The following is a guest post written by my friend David Doucette. When I invited Andrew Hawkins to write a guest post back in September, David commented that he appreciated the content provided by Andrew but preferred that I did not publish guest posts. He reads Entrepreneur Architect for my personal point of view.
I want Entrepreneur Architect to be the top source of business information for architects on the internet. There are many topics of which I am interested in learning more and posts that would be better written by others. Evernote is one of those topics. I knew that David had successfully integrated Evernote into his firm’s critical business systems and I wanted to learn more about how he did it.
So… I invited him to write a guest post.
David is an Entrepreneur Architect, the co-Founder of ArchitectExamPrep.com and Founder of CSEprep.com and reside architecture. He’s an avid podcaster and hosts two great shows: the ARE Podcast and CSE Podcast. When David is not helping residential clients or candidates pass the Architect Registration Exam and California Supplemental Exam, he’s most likely to be found spending time with his two young boys or rock climbing in Joshua Tree National Park. Follow David on Twitter @ArchitectPrep and say thanks for sharing this ultimate guide to Evernote for Architects.
What is Evernote?
Evernote is a cloud based organizational tool that can help you become and stay organized in your architecture office, as well as your personal life at home. It’s a powerful tool that can be used on your desktop, laptop, or mobile device. It’s real beauty is that all of your devices sync with Evernote in the cloud so no matter which device you are using, you are working with your latest notes or project information. You can also share notes and notebooks with your in-house project team, your consultants and your clients.
Evernote is free and also available as a Premium Subscription for about $50 a year. I do have a Premium Subscription because my partners and I frequently add to and edit notebooks we share for ArchitectExamPrep.com.
However, for our purposes and for getting your feet wet with Evernote, the free version is completely fine. The free version allows you to share notebooks (although the person you share them with won’t be able to edit or change them) and allows you to benefit from almost all of the features of the Premium Subscription.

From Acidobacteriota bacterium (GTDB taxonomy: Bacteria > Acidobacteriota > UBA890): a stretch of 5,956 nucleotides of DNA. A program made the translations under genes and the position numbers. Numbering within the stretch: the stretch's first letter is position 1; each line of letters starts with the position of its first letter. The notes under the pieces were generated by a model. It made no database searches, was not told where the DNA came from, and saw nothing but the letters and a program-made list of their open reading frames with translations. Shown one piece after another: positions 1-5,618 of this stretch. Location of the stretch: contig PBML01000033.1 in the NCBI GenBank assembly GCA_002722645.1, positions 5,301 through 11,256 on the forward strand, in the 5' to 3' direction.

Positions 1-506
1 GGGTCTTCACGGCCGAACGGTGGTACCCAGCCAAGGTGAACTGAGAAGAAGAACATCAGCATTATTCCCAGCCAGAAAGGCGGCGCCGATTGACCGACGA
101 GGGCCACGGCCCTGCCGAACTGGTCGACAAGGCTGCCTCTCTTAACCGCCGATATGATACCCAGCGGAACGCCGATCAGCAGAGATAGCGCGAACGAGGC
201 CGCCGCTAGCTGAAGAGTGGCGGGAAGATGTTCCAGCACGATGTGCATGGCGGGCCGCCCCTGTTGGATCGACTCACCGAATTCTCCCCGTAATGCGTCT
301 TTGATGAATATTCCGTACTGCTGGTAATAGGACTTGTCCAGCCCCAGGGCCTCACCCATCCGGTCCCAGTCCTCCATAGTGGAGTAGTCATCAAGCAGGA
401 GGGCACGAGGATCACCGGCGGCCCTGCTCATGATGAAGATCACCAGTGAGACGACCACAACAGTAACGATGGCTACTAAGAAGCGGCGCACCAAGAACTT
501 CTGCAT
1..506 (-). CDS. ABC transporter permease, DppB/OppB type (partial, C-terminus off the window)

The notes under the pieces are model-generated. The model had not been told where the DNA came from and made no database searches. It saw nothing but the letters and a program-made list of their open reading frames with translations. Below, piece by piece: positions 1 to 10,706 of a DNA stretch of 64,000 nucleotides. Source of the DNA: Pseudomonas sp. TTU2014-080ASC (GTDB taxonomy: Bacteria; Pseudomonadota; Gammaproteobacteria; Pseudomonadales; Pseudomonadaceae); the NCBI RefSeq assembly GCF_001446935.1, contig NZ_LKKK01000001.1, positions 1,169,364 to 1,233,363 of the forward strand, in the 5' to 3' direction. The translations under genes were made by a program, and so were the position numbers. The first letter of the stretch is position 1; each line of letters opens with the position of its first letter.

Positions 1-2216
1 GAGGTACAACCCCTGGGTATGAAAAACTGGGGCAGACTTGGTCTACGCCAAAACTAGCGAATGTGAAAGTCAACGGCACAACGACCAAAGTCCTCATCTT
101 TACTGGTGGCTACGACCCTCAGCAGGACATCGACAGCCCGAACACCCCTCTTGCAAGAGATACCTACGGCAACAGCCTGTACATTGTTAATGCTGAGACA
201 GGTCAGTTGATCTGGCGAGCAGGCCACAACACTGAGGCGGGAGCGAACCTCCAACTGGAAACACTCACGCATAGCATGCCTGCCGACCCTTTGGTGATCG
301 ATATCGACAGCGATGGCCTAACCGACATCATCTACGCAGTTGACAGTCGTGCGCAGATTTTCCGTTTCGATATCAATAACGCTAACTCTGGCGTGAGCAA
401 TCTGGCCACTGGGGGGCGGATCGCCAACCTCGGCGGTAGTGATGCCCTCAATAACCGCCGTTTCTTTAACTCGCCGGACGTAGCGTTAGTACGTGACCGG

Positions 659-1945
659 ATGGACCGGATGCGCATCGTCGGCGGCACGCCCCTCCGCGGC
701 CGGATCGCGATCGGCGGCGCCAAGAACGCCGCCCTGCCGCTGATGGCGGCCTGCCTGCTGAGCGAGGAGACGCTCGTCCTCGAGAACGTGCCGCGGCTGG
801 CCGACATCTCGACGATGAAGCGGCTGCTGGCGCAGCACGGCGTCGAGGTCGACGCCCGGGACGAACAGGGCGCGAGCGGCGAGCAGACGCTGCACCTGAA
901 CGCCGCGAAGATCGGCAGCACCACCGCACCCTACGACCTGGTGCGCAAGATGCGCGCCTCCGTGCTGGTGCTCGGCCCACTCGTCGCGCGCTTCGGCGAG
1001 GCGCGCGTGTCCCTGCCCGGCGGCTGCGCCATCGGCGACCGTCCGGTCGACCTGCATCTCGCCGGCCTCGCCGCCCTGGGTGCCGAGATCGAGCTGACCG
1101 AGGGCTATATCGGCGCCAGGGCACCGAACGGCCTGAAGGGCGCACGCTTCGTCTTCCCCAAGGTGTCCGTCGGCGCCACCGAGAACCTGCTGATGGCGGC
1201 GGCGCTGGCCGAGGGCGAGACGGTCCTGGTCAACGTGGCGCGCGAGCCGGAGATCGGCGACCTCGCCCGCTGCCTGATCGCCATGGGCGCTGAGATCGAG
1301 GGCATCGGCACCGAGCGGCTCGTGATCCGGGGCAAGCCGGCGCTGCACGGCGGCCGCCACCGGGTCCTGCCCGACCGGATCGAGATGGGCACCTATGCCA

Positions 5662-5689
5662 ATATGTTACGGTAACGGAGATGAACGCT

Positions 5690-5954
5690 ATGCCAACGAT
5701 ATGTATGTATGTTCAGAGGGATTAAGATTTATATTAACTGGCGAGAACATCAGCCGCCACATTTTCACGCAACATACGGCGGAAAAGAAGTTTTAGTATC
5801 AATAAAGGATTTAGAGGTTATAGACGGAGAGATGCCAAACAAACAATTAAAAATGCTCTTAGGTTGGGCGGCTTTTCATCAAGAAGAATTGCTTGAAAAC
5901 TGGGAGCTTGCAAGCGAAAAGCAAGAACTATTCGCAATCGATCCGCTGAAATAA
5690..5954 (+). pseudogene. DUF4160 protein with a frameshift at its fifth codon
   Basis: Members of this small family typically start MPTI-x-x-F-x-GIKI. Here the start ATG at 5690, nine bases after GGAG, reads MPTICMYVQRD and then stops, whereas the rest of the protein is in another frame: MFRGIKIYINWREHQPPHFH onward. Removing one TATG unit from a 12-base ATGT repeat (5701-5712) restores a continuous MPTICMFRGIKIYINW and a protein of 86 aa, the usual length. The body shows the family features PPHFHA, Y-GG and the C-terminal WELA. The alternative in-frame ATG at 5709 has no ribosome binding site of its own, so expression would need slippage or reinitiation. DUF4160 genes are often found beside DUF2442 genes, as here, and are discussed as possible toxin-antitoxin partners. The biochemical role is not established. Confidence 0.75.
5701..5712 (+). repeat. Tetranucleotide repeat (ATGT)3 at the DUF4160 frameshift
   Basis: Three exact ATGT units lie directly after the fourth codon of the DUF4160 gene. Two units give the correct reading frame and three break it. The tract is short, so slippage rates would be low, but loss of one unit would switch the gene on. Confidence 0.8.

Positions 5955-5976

Evernote also works on PC or the Mac platform. While I was transitioning from PC to Mac, I had Evernote installed on my iMac and PC and was able to sync effortlessly between the two. They look a little different on Mac versus PC but work the same way.
I should also reiterate here that Evernote is cloud based, meaning all of your data is somewhere out there in the ether at some data storage facility. If you’re using Evernote on your laptop, you “sync” it to the Evernote cloud and when you pick up your mobile device, it will pull it down from the Evernote cloud. Now your info is the EXACT SAME info that is on your laptop.
The beauty of the cloud is that you can also access your Evernote account from anywhere on the web via a browser in a pinch. For example, you’ve just arrived in San Francisco and check into your hotel room. You forgot your laptop and your iPhone is dead. You need to access and print out the meeting minutes for a meeting later this afternoon. With Evernote, this isn’t a problem. You head to the business center at the hotel, log into your Evernote account through the web browser and you have immediate access to all of your Notebooks. Print out the meeting minutes and you’re on your way.
Evernote also has a user base of 75 million. That’s a lot of people putting a lot of faith into one company. I would guess not all of those 75 million users are active users, but it would be safe to say a majority of those users are. And they know something you may not right now. The awesomeness of Evernote!
What are the benefits of using Evernote?
Here’s a quick summary of the benefits of Evernote:
- Access to notes and notebooks anywhere (options available for no internet connection)
- Save anything online including text, links, articles, images and send it to your evernote account with web clipper
- Share notebooks with family, friends, and colleagues
- Sync notebooks and notes with all your devices including your desktop, laptop, and mobile devices
- Replace several different programs and systems with just one, Evernote
Why should Architects use Evernote?
Evernote can help you become more efficient. It can help projects run more smoothly by becoming the central hub that organizes all the files related to the project. You can create a “notebook” for a project and inside that notebook, you can create other notebooks that contain the meeting minutes, invoices, important emails, milestones, schedules, checklists, approvals, and any other notebooks that would be relevant to your project. You can choose which notebooks or notes you share with your project team, consultants, or your clients. You have total control.